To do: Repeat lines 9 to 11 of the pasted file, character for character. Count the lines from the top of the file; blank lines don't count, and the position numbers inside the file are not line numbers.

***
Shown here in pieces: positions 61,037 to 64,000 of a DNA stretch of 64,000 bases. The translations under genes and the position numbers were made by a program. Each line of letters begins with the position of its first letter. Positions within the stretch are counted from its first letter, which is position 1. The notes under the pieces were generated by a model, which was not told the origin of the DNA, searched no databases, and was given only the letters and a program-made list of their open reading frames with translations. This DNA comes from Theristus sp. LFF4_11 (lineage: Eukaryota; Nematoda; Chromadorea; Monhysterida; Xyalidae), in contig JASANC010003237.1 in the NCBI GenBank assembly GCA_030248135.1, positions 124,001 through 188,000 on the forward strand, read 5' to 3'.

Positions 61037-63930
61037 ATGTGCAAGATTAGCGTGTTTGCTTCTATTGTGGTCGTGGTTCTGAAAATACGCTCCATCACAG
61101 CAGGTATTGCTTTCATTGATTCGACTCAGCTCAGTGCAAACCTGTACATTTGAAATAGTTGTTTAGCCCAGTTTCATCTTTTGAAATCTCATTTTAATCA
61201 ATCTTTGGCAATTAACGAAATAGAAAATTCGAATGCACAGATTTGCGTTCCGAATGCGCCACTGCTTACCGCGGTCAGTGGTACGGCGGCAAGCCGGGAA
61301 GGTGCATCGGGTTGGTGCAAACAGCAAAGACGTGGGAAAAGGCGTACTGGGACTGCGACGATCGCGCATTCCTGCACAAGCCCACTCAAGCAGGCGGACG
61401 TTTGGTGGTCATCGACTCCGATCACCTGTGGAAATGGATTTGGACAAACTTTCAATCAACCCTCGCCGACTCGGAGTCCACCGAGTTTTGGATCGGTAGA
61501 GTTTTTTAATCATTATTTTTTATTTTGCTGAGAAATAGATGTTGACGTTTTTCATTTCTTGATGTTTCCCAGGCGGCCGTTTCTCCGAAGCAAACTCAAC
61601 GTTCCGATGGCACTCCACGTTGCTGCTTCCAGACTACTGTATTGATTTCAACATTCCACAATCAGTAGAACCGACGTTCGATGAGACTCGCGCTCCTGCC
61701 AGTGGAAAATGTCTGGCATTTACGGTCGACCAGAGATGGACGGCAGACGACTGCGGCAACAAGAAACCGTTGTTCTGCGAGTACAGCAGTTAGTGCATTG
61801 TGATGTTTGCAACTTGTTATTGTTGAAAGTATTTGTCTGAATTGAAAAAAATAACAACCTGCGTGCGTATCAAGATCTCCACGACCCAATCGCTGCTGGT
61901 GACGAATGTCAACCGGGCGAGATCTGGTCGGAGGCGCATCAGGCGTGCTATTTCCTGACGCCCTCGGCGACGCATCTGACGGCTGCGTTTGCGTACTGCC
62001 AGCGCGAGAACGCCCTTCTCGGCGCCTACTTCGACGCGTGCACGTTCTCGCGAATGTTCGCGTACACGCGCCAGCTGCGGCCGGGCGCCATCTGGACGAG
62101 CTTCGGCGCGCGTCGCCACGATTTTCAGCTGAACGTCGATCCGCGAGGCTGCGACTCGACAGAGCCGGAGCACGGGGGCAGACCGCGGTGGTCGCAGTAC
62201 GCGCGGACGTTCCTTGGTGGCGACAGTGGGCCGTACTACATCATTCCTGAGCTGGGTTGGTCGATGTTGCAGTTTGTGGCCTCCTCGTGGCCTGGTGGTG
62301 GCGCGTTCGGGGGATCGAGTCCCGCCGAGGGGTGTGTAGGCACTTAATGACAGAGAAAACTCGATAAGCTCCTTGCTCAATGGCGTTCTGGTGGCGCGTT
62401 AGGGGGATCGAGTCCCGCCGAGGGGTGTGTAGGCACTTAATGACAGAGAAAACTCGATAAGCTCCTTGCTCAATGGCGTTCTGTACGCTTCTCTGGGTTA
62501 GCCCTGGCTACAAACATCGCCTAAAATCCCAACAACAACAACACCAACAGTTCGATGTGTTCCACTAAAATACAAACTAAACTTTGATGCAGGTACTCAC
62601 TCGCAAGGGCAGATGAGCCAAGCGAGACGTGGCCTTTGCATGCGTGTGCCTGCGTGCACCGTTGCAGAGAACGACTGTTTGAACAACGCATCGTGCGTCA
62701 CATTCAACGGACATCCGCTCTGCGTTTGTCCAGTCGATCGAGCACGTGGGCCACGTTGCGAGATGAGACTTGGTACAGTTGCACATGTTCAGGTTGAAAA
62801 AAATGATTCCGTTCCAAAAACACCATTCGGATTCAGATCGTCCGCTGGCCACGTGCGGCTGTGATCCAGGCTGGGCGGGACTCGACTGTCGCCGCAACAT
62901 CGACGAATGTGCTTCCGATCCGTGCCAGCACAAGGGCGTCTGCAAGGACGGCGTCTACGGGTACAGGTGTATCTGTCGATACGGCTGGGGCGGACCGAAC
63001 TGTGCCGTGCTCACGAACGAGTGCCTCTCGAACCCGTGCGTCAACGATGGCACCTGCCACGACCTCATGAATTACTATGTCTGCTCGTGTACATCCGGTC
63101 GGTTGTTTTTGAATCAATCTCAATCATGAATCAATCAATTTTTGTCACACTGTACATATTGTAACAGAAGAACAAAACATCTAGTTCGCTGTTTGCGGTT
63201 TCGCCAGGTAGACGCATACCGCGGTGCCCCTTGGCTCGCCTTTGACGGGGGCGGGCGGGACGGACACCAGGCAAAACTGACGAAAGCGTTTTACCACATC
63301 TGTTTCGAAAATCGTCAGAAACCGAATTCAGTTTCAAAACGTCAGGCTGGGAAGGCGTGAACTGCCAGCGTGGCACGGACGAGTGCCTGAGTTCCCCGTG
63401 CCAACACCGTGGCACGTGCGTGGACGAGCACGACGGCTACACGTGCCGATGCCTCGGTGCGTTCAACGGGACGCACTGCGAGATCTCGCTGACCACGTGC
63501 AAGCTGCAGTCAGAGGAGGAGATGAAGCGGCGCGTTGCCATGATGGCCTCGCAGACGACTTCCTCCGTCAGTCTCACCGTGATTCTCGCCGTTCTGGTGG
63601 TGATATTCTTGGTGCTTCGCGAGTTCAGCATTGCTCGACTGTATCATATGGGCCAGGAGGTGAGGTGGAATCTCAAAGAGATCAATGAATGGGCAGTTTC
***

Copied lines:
61601 GTTCCGATGGCACTCCACGTTGCTGCTTCCAGACTACTGTATTGATTTCAACATTCCACAATCAGTAGAACCGACGTTCGATGAGACTCGCGCTCCTGCC
61701 AGTGGAAAATGTCTGGCATTTACGGTCGACCAGAGATGGACGGCAGACGACTGCGGCAACAAGAAACCGTTGTTCTGCGAGTACAGCAGTTAGTGCATTG
61801 TGATGTTTGCAACTTGTTATTGTTGAAAGTATTTGTCTGAATTGAAAAAAATAACAACCTGCGTGCGTATCAAGATCTCCACGACCCAATCGCTGCTGGT